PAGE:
I've been a fan of the fantasy genre for a while now. Whether it's movies, video games or books. Salvatore is a good author to look into if you want to start reading some fantasy fiction. I would start with the Dark Elf Trilogy or the Icewind Dale Trilogy if you are starting out. This is a definite recommendation to those that finished and enjoyed reading the Icewind Dale Trilogy.
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4.0 out of 5 stars Drizzt's past catches up with him, July 16 2002
By 
JH "hobbs_tx" (Houston, TX United States) - See all my reviews
The newest collector's edition in the R.A. Salvatore Dark Elf Series is simply put...awesome. And for those of you who got the collector's edition of The Icewind Dale Trilogy let it be said there are no typos like last time. For those of you who have not read any Drizzt novels, I would not recommend starting with this set, but even if you do you should still be able to understand what's going on, especially the way Salvatore rehashes everything that has gone on before (something that I have gotten tired of however).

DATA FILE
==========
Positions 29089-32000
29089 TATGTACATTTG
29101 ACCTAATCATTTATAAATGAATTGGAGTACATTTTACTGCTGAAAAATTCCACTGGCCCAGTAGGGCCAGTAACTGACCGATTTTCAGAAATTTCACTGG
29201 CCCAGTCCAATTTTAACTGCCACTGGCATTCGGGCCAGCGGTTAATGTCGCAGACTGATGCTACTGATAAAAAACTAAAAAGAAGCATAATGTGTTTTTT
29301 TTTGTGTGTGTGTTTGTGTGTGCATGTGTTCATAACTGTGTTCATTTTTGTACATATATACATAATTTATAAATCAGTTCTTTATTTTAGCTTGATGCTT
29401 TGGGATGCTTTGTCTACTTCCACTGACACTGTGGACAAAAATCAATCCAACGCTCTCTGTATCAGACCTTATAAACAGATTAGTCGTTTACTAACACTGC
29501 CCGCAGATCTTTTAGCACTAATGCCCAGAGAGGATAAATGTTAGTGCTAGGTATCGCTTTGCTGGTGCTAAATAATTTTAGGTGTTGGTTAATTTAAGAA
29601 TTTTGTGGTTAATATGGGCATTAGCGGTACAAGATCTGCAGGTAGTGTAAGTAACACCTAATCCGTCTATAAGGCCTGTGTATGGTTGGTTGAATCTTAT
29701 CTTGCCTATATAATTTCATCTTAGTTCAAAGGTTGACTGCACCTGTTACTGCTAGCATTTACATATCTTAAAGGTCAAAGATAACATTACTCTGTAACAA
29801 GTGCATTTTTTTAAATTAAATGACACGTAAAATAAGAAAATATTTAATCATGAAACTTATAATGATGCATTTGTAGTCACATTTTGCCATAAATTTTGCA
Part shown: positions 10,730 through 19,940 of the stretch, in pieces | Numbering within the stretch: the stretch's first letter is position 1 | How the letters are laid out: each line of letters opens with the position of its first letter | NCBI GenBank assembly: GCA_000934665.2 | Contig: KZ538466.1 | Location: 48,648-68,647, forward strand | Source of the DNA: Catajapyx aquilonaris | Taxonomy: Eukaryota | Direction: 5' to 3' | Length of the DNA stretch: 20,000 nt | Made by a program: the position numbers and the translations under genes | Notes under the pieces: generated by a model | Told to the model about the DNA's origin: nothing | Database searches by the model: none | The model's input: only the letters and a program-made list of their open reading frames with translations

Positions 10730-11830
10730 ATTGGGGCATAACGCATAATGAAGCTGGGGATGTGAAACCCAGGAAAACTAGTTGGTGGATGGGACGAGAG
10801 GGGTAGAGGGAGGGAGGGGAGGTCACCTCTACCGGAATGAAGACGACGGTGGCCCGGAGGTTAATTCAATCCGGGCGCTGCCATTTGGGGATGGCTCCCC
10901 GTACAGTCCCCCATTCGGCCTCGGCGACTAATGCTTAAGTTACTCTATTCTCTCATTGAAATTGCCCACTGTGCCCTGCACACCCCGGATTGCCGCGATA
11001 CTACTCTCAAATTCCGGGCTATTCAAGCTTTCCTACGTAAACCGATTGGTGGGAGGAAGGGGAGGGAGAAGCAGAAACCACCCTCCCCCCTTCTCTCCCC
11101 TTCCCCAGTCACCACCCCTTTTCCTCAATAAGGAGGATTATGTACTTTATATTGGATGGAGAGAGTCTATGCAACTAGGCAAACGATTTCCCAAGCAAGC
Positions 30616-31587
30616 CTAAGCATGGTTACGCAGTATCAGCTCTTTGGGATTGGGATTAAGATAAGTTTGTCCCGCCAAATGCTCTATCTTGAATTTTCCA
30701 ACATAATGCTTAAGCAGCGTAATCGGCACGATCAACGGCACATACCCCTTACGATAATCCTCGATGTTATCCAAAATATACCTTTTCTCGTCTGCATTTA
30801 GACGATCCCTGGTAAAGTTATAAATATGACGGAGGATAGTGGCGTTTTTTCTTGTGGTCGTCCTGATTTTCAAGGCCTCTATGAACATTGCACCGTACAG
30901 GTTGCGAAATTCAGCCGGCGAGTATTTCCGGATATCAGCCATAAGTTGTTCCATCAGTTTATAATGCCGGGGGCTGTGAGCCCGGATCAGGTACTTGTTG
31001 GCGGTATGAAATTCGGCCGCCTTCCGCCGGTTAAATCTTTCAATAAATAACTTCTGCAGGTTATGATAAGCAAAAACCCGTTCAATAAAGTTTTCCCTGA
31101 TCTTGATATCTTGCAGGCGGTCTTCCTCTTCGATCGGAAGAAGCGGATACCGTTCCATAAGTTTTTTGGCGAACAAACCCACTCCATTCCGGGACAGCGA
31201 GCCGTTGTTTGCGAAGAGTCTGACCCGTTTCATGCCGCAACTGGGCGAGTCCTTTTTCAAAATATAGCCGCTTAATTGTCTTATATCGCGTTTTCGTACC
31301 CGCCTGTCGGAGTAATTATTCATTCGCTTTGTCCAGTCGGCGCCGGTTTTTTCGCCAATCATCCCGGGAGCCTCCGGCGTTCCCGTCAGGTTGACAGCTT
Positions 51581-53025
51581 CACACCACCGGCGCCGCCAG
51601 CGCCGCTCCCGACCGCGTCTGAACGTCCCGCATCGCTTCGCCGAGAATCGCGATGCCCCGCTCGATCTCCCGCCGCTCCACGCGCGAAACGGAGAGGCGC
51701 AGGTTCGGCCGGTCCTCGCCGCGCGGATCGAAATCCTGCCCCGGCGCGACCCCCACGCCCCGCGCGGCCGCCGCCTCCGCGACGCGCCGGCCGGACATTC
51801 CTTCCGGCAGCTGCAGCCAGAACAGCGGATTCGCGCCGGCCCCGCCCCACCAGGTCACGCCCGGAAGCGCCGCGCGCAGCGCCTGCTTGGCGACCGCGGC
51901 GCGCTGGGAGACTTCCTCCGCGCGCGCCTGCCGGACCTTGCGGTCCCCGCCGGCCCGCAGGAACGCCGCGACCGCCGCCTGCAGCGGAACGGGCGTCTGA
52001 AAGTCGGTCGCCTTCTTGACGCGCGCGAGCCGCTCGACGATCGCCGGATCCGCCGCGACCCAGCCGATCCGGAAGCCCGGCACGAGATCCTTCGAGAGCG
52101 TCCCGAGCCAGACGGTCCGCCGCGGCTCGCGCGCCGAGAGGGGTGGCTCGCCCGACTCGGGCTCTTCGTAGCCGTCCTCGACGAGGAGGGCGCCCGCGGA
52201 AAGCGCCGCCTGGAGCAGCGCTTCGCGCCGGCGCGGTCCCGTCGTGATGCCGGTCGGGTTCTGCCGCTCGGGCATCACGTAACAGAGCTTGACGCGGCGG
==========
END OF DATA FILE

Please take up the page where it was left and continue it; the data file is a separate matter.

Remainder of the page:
The common theme in these books is Drizzt's past coming back to haunt him. He has made quite a few enemies in his days on the face of Faerun and under it. Revenge is the name of the game and it appears that every one of his enemies wants a piece of the action even if they have to team up to get it. There are lots of twists and intrigue along the way and of course Salvatore's battle sequences have only gotten better. The character development that has been improving since the Dark Elf Trilogy continues here as the heroes struggle with tragic losses and their inner demons.
The only reason I did not give this book 5 stars is because of the last story Passage to Dawn. This portion of the series was poorly written with a predictable plot and little of the great characterization that makes the others so good. The final book does tie up loose ends, but I think it also undermines some of the development in the other books. Despite this weakness, the rest of the series is great and promises to draw you into the world of the drow and the surface dwellers that give them such big headaches. Buy this book you won't regret it.